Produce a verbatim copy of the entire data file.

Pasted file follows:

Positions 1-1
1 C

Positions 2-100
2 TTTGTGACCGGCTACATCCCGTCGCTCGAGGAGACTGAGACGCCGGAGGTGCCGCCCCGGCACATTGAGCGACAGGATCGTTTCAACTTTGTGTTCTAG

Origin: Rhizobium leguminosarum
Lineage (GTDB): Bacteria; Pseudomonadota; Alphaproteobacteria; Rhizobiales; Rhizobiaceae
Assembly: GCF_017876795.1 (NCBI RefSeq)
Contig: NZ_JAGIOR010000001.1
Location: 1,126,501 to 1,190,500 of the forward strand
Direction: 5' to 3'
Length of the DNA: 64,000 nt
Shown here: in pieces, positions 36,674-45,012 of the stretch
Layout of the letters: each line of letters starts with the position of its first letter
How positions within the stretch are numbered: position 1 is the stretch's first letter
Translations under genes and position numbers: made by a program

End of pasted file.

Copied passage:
Positions 1-1
1 C

Positions 2-100
2 TTTGTGACCGGCTACATCCCGTCGCTCGAGGAGACTGAGACGCCGGAGGTGCCGCCCCGGCACATTGAGCGACAGGATCGTTTCAACTTTGTGTTCTAG

Origin: Rhizobium leguminosarum
Lineage (GTDB): Bacteria; Pseudomonadota; Alphaproteobacteria; Rhizobiales; Rhizobiaceae
Assembly: GCF_017876795.1 (NCBI RefSeq)
Contig: NZ_JAGIOR010000001.1
Location: 1,126,501 to 1,190,500 of the forward strand
Direction: 5' to 3'
Length of the DNA: 64,000 nt
Shown here: in pieces, positions 36,674-45,012 of the stretch
Layout of the letters: each line of letters starts with the position of its first letter
How positions within the stretch are numbered: position 1 is the stretch's first letter
Translations under genes and position numbers: made by a program